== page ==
Exchange Rate Disconnect. The American Economic Review,104(7), 1942-197.
7. Antons, C. & Hilty, R. (2014). Intellectual Property and Free Trade Agreements in the
Asia-Pacific Region. New York, NY: Springer Publishing.
8. Autor, D., Dorn D., & Hanson, G. (October, 2013). The China Syndrome: Local labor
market effects of import competition in the United States. The American Economic
Review, 103(6), 2121-2168.
9. Bacon, D. (2004). The Children of NAFTA: Labor wards on the US/Mexico border.
Los Angeles, CA: University of California Press.
10. Baldwin, R. (March, 2009). Book Review of Termites in the Trading System: How
preferential agreements undermine free trade by, Jagdish Bhagwati. Journal of Eco-
Figure 1. nomic Literature, 47(1), 180-181.
US Imports Versus Exports With Trade Partner: Changes by year after 11. Barlett, D. & Steele, J. (2013). The Betrayal of the American Dream. New York, NY:
the FTA was concluded. PublicAffairs Publishing.
12. Bell, K. (2009). An Election to Remember: Obama, Clinton, and the never ending pri-
The study then investigated whether there were any trade differences in the bilat- mary. Los Gatos, CA: Smashwords Publishing.
eral versus regional (CAFTA) US FTA's. There was a greater increase in both
13. Brandt, L., Van Biesebroeck, J., Wang L., & Zhang, Y. (October, 2012). WTO Acces-
imports (103.95%) and exports (106.21%) with bilateral FTA partners than in
sion and Performance of Chinese Manufacturing Firms: Industrial organization and
imports (99.40%) and exports (100.65%) with regional (CAFTA) FTA partners, international trade and regional economies. Centre for Economic Policy Research.
displayed in Figure 2 below. Discussion Paper No. 9166.
14. Cameron, B.& Tomlin, W. (2002). The Making of NAFTA: How the deal was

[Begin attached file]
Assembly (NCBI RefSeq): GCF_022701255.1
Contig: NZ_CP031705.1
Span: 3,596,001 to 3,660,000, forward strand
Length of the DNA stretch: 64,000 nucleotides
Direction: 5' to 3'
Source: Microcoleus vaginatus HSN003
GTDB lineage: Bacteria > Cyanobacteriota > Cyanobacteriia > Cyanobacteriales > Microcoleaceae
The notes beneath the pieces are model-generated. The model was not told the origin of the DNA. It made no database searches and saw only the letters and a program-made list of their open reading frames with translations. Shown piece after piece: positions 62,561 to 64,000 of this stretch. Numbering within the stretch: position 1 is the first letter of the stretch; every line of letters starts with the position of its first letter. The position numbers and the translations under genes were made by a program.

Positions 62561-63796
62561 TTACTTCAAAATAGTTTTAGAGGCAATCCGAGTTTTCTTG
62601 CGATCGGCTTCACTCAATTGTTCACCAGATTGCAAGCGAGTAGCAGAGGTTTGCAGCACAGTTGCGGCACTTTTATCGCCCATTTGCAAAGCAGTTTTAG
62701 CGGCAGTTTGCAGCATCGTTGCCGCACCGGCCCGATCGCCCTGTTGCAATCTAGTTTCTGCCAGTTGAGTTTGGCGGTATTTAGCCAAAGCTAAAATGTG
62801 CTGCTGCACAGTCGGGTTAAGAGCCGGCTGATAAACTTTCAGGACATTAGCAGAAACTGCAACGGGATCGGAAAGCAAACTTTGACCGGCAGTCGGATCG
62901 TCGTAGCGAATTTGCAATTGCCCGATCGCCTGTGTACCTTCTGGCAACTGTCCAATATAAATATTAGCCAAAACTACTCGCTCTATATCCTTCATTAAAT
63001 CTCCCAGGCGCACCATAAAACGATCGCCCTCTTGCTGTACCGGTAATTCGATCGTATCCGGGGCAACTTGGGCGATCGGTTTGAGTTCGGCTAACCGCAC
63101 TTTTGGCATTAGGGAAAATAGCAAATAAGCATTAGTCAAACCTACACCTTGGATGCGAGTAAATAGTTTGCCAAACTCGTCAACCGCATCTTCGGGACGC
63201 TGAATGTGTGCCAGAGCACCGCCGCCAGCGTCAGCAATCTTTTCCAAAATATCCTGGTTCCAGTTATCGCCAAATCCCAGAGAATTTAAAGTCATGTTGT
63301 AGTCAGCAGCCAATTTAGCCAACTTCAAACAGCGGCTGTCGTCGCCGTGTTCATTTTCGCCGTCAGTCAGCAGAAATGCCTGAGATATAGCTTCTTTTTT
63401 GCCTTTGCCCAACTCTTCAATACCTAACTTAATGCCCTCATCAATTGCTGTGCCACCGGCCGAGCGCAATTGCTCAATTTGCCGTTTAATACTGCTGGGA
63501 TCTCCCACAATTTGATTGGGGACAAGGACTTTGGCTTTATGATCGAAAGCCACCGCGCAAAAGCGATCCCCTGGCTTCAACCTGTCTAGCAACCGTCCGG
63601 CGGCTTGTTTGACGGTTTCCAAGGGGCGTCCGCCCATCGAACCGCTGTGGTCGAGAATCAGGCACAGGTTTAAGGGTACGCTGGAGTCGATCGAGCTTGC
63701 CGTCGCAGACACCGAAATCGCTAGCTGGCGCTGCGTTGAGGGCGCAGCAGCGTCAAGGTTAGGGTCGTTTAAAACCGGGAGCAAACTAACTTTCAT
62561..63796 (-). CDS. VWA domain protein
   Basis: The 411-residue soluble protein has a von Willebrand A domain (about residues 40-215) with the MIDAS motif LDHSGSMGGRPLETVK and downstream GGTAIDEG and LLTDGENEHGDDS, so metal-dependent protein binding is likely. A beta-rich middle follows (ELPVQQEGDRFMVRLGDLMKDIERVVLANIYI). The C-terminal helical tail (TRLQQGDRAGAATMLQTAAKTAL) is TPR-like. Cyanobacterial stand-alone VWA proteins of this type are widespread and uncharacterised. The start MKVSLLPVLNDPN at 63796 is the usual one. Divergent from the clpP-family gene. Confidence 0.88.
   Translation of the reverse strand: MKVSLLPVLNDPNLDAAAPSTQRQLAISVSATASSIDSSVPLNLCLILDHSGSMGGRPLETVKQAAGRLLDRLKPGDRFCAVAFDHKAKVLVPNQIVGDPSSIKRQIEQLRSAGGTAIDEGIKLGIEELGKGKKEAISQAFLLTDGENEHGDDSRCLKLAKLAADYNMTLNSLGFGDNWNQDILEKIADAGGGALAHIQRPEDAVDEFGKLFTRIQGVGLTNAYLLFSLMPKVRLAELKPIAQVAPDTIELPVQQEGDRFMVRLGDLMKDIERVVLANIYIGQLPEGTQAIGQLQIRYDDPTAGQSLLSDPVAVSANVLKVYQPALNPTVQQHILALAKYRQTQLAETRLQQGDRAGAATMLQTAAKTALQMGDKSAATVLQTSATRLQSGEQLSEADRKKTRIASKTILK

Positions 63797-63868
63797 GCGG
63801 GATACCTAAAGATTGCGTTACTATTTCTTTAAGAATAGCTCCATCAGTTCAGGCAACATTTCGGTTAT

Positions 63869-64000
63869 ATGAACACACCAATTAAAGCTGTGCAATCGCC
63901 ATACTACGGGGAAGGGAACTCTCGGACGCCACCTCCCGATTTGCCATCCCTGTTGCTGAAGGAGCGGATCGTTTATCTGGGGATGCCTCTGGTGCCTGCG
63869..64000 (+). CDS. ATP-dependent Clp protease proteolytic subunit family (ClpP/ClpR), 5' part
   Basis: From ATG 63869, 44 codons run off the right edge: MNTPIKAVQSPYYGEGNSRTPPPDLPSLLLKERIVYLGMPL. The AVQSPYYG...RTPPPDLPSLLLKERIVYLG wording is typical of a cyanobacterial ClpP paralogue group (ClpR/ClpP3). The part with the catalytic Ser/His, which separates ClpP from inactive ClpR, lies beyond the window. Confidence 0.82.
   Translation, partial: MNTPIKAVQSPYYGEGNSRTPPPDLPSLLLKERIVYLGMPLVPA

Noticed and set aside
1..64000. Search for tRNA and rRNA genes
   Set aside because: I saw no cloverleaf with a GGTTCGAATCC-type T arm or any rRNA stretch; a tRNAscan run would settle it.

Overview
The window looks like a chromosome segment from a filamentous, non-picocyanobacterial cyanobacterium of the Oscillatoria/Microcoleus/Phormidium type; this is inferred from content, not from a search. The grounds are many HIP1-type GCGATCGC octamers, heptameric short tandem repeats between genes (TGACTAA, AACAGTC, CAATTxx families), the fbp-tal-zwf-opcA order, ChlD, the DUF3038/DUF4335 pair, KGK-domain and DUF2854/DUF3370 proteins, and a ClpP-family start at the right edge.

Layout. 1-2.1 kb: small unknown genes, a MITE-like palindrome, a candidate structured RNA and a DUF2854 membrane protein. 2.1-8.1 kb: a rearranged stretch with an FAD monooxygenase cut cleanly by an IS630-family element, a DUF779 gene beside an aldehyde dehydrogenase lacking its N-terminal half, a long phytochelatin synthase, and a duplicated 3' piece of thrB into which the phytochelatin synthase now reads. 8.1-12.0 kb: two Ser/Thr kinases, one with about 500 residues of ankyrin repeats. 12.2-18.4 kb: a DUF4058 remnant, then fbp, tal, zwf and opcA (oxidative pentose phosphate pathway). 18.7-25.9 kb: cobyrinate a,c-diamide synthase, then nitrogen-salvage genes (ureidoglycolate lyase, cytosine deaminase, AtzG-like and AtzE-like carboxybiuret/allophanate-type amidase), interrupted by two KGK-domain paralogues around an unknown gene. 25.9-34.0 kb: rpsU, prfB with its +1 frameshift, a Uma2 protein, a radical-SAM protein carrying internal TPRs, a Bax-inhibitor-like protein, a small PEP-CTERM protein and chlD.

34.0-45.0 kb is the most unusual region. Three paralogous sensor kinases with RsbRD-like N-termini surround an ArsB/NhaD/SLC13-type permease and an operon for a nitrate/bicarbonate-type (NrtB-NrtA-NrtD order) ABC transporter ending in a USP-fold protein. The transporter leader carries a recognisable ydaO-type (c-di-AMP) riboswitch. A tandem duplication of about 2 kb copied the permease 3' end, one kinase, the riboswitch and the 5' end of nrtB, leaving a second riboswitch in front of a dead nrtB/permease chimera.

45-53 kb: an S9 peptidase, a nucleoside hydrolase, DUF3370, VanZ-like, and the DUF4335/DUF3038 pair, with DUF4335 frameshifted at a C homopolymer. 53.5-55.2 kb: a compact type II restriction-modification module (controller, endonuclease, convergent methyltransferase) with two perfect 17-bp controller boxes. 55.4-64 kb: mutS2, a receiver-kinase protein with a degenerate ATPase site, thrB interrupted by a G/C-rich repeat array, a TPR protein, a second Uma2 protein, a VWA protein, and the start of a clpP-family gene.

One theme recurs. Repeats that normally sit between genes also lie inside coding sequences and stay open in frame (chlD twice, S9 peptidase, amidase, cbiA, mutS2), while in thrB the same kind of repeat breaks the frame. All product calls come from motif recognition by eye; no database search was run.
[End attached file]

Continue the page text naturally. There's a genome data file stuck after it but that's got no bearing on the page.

done.New York, NY: Cornell University Press.
15. Chinese Ministry of Commerce. (2015). China Free Trade Agreement Network.
Retrieved from http://fta.mofcom.gov.cn/english/index.shtml.
16. Cook, D. (Spring, 2015).Looking Beyond Accession: Challenges to Implementing the
World Trade Organization Government Procurement Agreement in China. Journal of
Public Procurement, 15(1), 93-116.
17. Cooper, W. (Feb 26, 2014). Free Trade Agreements: Impact on U.S. Trade and Impli-
cations for U.S. Trade Policy. Washington, DC: Congressional Research Service.
18. Ervine, K. & Fridel, G.(2015). Beyond Free Trade: Alternative Approaches to Trade,
Politics and Power.London, UK: Palgrave Macmillan Publishing.
19. Fora, A. (2014). Annals of the University of Oradea. Economic Science Series, 23(1),
86-92.
20. Glick, L. (2010). Understanding the North American Free Trade Agreement: Legal
and business consequences of NAFTA, 3rd edition. Alphen aan den Rijn, Netherlands:
Kluwer Law International.
21. Granville, K.(May 11, 2015).The Trans-Pacific Partnership Trade Deal Explained.
New York Times.
Figure 2.
US Imports Versus Exports With Trade Partner: Changes by year with 22. Harney, A. (2009). The China Price: The true cost of Chinese competitive advantage.
regional versus bilateral trade partners New York, NY: The Penguin Press.
23. Hassanien, M. (2010). United States Bilateral Free Trade Agreements: Consistencies
REACTIONS/FUTURE STUDIES or conflicts with norms in the Middle East? (Global Trade Law Series). ZE Alphen aan